In some ethnic groups whose ancestors were geographically or culturally isolated, certain risky gene mutations have been found, which are referred to as 'founder mutations'. Because the population was isolated, the rate of these mutations in descendants is much higher than it would be if the population were larger and co-mingling with other people.
However, this does not mean that other mutations can not be present in these individuals. Unless a specific mutation has already been identified in your family, consider using a comprehensive test that includes all 30 risky genes. Here are some of the most common high risk groups.
Inherited BRCA1 and BRCA2 mutations are common in people of Eastern European (Ashkenazi) Jewish descent. These 'founder mutations' are 185delAG and 5382insC in BRCA1 and 6174delT in BRCA2 . One in forty Ashkenazi Jewish people are estimated to have a mutation in one or both BRCA genes. Learn more
The most famous risky gene carrier in this group is Angelina Jolie, who shared her own hereditary cancer prevention story after her French Canadian mother died of hereditary ovarian cancer. As of 2020, twenty specific variants in BRCA1, BRCA2, and PALB2 have been found to be common in the French Canadian founder population. Learn more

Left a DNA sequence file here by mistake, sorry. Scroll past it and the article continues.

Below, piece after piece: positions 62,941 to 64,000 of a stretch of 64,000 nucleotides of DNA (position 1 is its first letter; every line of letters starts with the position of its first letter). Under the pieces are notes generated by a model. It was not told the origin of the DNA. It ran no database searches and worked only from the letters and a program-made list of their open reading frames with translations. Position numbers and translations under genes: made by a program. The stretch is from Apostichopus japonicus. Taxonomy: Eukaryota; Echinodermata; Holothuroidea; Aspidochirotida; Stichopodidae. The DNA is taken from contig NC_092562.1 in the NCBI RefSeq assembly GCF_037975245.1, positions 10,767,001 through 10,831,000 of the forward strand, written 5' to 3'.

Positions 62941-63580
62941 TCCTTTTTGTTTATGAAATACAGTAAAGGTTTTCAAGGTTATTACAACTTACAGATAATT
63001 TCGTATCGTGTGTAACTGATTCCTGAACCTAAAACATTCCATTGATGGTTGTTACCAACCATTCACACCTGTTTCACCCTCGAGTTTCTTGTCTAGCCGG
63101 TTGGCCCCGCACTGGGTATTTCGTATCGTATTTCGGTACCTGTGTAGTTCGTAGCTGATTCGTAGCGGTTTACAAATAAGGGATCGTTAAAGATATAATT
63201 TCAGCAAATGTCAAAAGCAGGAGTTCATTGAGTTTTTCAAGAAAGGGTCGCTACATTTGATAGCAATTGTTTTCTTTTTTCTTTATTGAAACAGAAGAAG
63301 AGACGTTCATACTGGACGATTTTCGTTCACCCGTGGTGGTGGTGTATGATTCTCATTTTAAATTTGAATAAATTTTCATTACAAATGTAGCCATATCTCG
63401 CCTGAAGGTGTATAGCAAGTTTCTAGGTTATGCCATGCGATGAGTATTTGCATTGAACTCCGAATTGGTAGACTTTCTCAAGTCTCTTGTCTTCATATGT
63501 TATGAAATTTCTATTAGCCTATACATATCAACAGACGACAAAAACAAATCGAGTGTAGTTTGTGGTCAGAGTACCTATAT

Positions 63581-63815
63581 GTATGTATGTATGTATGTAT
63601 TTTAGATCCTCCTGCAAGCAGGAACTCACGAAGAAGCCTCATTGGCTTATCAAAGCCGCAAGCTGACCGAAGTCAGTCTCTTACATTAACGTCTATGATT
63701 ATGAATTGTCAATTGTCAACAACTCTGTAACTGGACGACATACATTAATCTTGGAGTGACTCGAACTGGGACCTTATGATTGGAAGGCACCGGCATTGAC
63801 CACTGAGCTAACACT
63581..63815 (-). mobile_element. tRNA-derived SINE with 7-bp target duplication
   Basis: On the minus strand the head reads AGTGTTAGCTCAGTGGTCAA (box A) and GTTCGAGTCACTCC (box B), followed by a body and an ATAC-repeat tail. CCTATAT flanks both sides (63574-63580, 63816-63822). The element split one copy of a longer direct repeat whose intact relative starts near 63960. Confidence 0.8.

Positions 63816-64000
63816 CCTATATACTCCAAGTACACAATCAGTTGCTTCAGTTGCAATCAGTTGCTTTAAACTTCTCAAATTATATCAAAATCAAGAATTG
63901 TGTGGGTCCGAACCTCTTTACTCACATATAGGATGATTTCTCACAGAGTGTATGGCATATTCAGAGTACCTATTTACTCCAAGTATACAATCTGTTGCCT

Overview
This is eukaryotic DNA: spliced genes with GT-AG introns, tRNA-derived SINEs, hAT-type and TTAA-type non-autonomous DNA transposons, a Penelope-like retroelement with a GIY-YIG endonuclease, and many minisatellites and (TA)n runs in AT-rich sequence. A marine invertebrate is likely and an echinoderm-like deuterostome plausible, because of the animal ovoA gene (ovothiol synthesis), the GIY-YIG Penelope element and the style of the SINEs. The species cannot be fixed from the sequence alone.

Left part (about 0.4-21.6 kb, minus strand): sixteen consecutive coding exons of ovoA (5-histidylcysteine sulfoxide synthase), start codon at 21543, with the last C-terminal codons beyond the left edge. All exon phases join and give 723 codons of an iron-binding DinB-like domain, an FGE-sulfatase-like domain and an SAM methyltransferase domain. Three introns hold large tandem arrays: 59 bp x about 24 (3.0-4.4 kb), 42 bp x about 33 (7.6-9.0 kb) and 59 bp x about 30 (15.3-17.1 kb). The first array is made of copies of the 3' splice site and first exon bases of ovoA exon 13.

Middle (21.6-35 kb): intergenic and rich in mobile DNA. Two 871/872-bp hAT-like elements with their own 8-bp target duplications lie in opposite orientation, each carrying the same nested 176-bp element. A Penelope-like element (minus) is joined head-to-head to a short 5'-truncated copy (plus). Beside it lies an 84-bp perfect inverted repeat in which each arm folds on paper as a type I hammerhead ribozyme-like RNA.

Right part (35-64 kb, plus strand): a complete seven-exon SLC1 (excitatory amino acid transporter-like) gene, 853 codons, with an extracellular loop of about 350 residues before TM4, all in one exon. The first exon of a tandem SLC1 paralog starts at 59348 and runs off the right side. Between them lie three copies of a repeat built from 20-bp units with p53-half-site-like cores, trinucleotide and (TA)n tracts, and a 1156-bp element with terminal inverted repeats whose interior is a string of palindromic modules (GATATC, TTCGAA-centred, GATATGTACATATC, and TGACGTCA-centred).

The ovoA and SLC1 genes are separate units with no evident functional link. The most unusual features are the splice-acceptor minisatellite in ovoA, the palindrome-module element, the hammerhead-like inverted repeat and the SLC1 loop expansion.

The Bahamas has the highest known prevalence of BRCA mutations among breast cancer patients of any country. In a recent study, 23% of women with breast cancer in the Bahamas were found to carry one of seven founder mutations in the BRCA1 or BRCA2 gene Learn more
BRCA1 1675delA and 1135insA founder mutations account for one third of Norwegian familial breast and ovarian cancer.
In the Afrikaner population of South Africa (SA), three founder mutations in the BRCA genes have been identified. Learn more
Iceland has two founder mutations, one in BRCA1 and the other in BRCA2. The BRCA2 mutations has been found to be present in 0.8 percent of Icelandic people. Learn more
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